For those interested in climate change and energy issues, the 2009 book “Sustainable Energy – Without the Hot Air” by Cambridge University Professor David MacKay published in 2009 was a revelation (made freely available online as well, and still there). MacKay provided a rigorous but accessible analysis of what it would take to wean the world off fossil fuels.
MacKay was no emotional ‘eco-warrior’ calling the faithful to arms, yet still a strong supporter of renewables. But every renewable or clean energy pathway explored in the book is deconstructed to check the validity of the underlying physics and maths. The book will have you recalling your high school science lessons, but in a fun and entertaining way. Despite it now being 10 years old, I still think “Without the Hot Air” remains a vital desk reference for anyone interested in climate and energy issues.
Tragically, MacKay died of stomach cancer at the far-too-early age of 48. The loss was even more telling as beyond his successful career in academia and his outreach into popular science, MacKay’s influence had extended into public policy sphere, resulting in him being appointed Chief Scientific Advisor to the UK Department of Energy and Climate Change in 2009.
To get an idea of MacKay’s approach to renewables, it is worth listening to his 2014 Ted Talk here. In his words: “I’m absolutely not anti-renewables. I love renewables. But I’m also pro-arithmetic”
With MacKay as my guide, we are now ready to interrogate Seba’s analysis. First thing is to choose our energy unit of measurement. As usual, the flagship energy statistics publications have their favourites, which differ. The International Energy Agency likes to use Mtoe (million tonnes of oil equivalent) while elsewhere we can find Mboe (million barrels of oil equivalent) and MBtu (million British thermal units). Throughout my blog posts on the electric vehicle revolution I focussed on kWh (kilowatt hours). Since MacKay also likes kilowatt hours, this makes life a bit easier. From Mackay’s TedTalk we also learn that the UK consumes an average of 125 kWh of energy per person a day (electricity, heat, transport, etc) and the USA about twice that at 250 kWh per person per day.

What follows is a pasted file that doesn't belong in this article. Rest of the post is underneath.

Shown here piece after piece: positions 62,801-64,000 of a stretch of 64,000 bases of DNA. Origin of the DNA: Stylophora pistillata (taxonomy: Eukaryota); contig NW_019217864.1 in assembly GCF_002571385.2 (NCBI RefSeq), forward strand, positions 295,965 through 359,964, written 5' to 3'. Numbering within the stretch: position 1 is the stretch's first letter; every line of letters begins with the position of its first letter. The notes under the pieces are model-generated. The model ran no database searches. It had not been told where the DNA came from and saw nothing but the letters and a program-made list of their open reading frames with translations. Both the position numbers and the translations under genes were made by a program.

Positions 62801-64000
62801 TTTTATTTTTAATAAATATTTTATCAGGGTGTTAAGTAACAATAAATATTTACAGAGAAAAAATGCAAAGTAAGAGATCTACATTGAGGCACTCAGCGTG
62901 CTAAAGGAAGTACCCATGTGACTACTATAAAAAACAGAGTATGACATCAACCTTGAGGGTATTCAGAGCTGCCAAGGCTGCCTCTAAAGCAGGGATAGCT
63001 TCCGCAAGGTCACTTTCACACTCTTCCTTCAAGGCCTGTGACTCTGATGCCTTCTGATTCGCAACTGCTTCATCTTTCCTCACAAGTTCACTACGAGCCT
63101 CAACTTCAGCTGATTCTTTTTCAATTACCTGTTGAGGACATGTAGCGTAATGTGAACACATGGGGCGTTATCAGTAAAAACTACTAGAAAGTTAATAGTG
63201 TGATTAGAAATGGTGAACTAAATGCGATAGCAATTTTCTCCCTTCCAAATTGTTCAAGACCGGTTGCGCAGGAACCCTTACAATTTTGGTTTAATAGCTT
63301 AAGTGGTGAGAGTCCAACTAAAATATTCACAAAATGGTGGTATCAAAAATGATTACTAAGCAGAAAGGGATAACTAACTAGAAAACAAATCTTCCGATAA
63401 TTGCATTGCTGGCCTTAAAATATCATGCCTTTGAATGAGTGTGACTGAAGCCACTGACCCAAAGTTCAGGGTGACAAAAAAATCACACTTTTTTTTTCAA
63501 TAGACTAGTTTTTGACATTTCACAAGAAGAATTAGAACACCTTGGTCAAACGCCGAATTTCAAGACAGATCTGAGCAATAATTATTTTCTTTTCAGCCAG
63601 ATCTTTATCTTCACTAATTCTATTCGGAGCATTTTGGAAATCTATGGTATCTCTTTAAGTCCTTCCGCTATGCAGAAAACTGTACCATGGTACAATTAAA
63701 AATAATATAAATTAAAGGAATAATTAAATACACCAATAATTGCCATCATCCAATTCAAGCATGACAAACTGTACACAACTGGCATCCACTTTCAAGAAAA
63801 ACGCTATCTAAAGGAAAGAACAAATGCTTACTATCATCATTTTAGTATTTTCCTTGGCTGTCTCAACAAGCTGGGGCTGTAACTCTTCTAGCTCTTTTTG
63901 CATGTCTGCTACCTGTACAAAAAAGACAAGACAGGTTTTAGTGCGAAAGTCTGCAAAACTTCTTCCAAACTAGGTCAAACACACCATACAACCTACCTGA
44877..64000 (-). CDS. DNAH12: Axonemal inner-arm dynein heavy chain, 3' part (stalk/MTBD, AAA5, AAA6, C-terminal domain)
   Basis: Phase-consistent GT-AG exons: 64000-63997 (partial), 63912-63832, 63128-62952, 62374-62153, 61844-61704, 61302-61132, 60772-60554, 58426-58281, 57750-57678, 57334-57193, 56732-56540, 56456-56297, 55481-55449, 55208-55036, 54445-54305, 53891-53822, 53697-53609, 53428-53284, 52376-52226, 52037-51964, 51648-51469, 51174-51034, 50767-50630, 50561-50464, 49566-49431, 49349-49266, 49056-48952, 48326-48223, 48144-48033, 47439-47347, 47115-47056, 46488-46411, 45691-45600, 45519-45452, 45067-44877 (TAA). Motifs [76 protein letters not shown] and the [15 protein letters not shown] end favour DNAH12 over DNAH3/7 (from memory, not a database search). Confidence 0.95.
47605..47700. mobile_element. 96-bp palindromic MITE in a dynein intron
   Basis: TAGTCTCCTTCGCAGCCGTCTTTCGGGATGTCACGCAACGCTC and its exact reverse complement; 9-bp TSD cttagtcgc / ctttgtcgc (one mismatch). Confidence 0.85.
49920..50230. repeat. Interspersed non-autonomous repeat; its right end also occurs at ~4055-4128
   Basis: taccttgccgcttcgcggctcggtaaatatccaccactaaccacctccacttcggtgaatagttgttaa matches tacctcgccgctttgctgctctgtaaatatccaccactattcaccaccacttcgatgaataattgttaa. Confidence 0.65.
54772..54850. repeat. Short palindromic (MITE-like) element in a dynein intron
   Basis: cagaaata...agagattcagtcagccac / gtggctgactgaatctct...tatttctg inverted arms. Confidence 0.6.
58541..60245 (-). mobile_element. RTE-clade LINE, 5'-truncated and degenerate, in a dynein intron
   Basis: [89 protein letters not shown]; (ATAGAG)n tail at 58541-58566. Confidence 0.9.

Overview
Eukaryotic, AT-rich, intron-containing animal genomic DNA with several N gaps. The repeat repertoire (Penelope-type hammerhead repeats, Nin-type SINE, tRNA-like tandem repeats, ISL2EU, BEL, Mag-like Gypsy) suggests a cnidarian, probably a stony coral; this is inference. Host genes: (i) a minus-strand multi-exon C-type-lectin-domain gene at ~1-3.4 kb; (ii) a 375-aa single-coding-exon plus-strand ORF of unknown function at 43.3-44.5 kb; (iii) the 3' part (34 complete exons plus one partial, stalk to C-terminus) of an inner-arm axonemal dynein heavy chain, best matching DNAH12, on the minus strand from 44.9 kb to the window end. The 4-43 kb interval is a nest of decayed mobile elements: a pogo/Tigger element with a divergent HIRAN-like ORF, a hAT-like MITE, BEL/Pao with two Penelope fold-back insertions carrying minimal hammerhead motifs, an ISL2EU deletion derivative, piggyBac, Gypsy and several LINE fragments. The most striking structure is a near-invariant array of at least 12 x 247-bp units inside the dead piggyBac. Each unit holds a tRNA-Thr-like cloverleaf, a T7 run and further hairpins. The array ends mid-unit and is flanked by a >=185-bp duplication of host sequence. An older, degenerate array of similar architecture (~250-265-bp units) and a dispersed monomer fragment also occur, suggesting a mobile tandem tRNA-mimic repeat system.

To help his audience get an intuitive grasp of what that amount of energy relates to he uses the image of a collection of light bulbs. Unusually, for MacKay, I didn’t think that was a great example since lightbulbs come in all sorts of energy efficiencies these days. But by doing a bit of basic maths backwards, it seems he is talking about 40 watt ones. So the maths goes like this: 40W equals 0.04kW. So if you leave it on for an hour, that’s 0.04kWh and multiply by 24 as its on all day or 0.96 kWh, so basically 1kWh. So 125kWh is equivalent to leaving 125 40W lightbulbs on all day.